Rewiring a home can be daunting, but with proper precautions and some old school techniques, it can be done safely. As your trusted guide, I'll share the methods our grandfathers used to rewire homes without perishing. This article covers everything you need to know, from gathering supplies to wiring lights and outlets. With patience and care, you can reinvigorate your home's electrical system. Just don't try to rush it!

Safety First

Before touching a single wire, safety must come first. Electrocution is a real risk, so proceed cautiously.

Protective Gear

Wear rubber-soled shoes to avoid shocks. Rubber gloves are essential too. Safety goggles will prevent loose wires from harming your eyes. A headlamp allows you to see inside cramped spaces. Finally, have a first aid kit on hand just in case.

Turn Off Power

Locate the breaker box and switch off all circuits. Verify power is off by testing outlets with a voltage tester. Even with the main breaker off, some wires may still be live, so always double check.

Work Slowly

Rewiring is tedious work requiring patience. Work deliberately and carefully. Rushing leads to mistakes and injury. Take breaks to avoid fatigue.

Gather Your Supplies

You'll need a variety of tools and materials:

Make sure everything is up to National Electrical Code standards. Purchase supplies from electrical supply stores, not general hardware stores.

Planning the Rewire

Carefully plan the rewiring before getting started. Opening up walls without a strategy will create headaches.

Draw Diagrams

Draft diagrams mapping out the new circuits, with each circuit's amperage noted. Mark all new outlet and light locations. Indicate runs of conduit and wire. Imagine how you'll fish wires through walls and ceilings.

Note Materials Needed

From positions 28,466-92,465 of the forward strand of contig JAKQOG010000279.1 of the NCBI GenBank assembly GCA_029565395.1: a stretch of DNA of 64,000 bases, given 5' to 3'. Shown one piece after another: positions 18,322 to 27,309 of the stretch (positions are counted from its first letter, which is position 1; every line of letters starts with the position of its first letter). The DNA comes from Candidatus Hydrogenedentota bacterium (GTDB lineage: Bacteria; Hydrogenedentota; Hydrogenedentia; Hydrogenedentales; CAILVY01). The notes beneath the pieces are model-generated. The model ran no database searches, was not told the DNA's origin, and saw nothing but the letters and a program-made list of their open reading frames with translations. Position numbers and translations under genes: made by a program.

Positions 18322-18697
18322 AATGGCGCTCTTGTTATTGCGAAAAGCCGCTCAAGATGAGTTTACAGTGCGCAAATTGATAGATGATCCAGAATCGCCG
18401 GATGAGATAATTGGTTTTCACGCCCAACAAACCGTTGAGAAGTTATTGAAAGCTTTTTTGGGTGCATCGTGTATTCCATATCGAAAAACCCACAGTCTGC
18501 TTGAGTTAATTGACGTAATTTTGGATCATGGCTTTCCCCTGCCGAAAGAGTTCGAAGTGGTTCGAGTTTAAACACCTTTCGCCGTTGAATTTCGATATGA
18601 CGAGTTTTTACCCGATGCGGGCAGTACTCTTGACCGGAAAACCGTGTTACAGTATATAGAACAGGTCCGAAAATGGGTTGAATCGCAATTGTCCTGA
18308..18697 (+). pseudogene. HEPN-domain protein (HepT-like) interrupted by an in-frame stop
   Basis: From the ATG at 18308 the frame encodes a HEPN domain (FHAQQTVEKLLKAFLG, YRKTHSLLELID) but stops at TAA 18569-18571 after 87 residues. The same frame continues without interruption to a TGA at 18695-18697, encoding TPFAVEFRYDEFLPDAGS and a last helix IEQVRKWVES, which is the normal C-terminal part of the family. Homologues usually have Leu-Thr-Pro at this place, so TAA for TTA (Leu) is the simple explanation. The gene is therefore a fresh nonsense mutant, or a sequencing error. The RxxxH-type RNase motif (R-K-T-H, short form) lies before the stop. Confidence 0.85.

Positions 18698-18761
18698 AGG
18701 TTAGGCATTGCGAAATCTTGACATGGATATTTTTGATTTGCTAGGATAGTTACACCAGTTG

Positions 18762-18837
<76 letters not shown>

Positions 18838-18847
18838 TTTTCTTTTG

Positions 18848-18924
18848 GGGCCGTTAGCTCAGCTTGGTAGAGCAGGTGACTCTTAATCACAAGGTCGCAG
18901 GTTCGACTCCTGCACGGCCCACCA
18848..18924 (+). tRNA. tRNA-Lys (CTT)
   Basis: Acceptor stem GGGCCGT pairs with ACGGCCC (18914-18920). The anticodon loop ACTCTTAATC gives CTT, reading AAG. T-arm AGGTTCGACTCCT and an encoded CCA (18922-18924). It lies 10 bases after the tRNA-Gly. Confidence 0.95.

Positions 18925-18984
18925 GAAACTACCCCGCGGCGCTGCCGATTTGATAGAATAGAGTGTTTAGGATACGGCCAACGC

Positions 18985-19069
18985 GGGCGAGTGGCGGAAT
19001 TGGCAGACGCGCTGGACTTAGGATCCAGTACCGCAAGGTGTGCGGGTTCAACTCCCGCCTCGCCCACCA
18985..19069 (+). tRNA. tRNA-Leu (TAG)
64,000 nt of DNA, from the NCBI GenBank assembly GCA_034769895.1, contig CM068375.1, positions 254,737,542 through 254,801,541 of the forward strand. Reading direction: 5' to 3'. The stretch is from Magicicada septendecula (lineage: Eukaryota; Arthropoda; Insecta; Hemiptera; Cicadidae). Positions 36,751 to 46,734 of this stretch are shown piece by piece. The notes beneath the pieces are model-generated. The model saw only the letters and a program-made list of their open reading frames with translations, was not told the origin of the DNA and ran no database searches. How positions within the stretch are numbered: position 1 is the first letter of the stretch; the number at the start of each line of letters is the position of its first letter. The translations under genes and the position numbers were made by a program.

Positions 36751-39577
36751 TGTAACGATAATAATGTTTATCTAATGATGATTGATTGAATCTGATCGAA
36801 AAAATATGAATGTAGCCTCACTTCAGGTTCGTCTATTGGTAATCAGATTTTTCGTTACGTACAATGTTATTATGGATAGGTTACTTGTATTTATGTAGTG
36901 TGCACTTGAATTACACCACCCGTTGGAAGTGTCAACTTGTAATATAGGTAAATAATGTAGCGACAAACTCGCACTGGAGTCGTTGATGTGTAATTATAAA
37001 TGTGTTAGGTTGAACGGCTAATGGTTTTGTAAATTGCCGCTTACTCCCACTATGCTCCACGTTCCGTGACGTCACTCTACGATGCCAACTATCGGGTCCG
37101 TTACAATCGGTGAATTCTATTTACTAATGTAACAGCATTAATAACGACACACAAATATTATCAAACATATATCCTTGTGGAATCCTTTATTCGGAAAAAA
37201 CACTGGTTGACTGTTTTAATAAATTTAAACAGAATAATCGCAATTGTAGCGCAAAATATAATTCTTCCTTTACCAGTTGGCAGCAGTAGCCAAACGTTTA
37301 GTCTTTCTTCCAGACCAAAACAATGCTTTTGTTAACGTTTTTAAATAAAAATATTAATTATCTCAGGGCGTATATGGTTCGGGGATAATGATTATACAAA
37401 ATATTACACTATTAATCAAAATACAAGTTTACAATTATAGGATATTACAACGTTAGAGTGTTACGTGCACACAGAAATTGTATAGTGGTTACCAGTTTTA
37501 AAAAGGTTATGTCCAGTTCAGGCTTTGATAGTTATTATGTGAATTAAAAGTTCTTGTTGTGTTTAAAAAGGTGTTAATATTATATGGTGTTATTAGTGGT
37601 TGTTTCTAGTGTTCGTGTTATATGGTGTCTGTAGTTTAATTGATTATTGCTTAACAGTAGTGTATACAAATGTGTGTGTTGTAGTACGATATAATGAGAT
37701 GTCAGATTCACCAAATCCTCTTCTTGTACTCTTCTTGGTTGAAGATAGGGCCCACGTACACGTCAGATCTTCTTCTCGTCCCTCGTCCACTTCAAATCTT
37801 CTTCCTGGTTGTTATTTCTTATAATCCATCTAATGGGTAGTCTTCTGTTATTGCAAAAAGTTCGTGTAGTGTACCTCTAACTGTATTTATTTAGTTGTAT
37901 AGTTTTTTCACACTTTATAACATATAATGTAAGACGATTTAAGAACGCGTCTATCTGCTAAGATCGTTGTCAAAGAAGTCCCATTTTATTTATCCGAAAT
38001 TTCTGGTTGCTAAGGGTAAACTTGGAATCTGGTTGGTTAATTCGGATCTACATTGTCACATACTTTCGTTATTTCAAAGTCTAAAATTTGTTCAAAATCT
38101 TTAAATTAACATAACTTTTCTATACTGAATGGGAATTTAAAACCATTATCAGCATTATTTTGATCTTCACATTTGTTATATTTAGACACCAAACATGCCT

Compile a master list of all equipment and supplies required, with part numbers for ordering. Avoid delays by having everything on-hand before starting work.

Establish Sequence

Determine the optimal order for running wires to avoid inconsistencies or re-work. Work systematically from one end of the home to the other.

Removing Old Wiring

With safety gear on and power disabled, I begin stripping out the old wiring.

Check for Asbestos

If the home is pre-1980s, the insulation may contain asbestos. Wear a respirator and have it removed by asbestos abatement pros if necessary. Safety comes first.

Pull Out Old Wires

Remove wall plates and junction boxes to access the wires. Carefully extract wires from conduits. Coil up wires as you go to avoid tangling. Discard or recycle the old copper.

Remove Conduit

The existing metal conduits are probably too small for modern wiring. Remove them using a hacksaw. We'll run new plastic conduit.

Patch Walls

Repair any drywall holes or other damage left from removing the old wiring. We want nice clean surfaces to work with.

Running New Wires

Now comes the fun part—running the new wires throughout the home. Take it slow and steady.

Thread Conduit

Secure plastic flexible conduit using strapping every few feet. Run conduit along baseboards from box to box. Utilize the attic for horizontal runs across ceilings.

Pull Wires

Carefully pull the copper conductors through the conduits one at a time. A fish tape can help feed wire through long spans. Leave plenty of extra wire at boxes.

Mark Wires

Use colored tape to mark wire ends to correspond with your diagrams. This prevents mix-ups when connecting circuits.

Connect Wires

Join the incoming and outgoing wires for each circuit using wire nuts. Keep hot and neutral connections separated. Ground all box mounts.

Outlets, Switches and Lights

You're in the home stretch—just outlets, switches and lighting left to go!

Install Boxes

Mount new electrical boxes where needed. Ensure outlets are 18 inches above floor level. Use old work boxes to avoid cutting drywall.

Install Devices

Connect your wires to any outlets, switches and light fixtures. Attach each device securely to its box. Wrap connections in electrical tape.

Cover Plates

Install new plastic wall plates over each box to complete the job. Use rocker-style plates for light switches. They look sharp!

Safety Checks

Before restoring power, perform safety checks to avoid problems.

Only once everything looks good am I ready to flip those breakers back on!


While rewiring a home is challenging, it can be accomplished safely using proven old school techniques. With proper protective gear, careful planning, and deliberate execution, I upgraded my home's electrical system without peril. If I can do it, you can too. Just don't cut corners when it comes to safety. Follow this guide closely and you'll see how rewiring without dying is completely possible. Our grandfathers would be proud!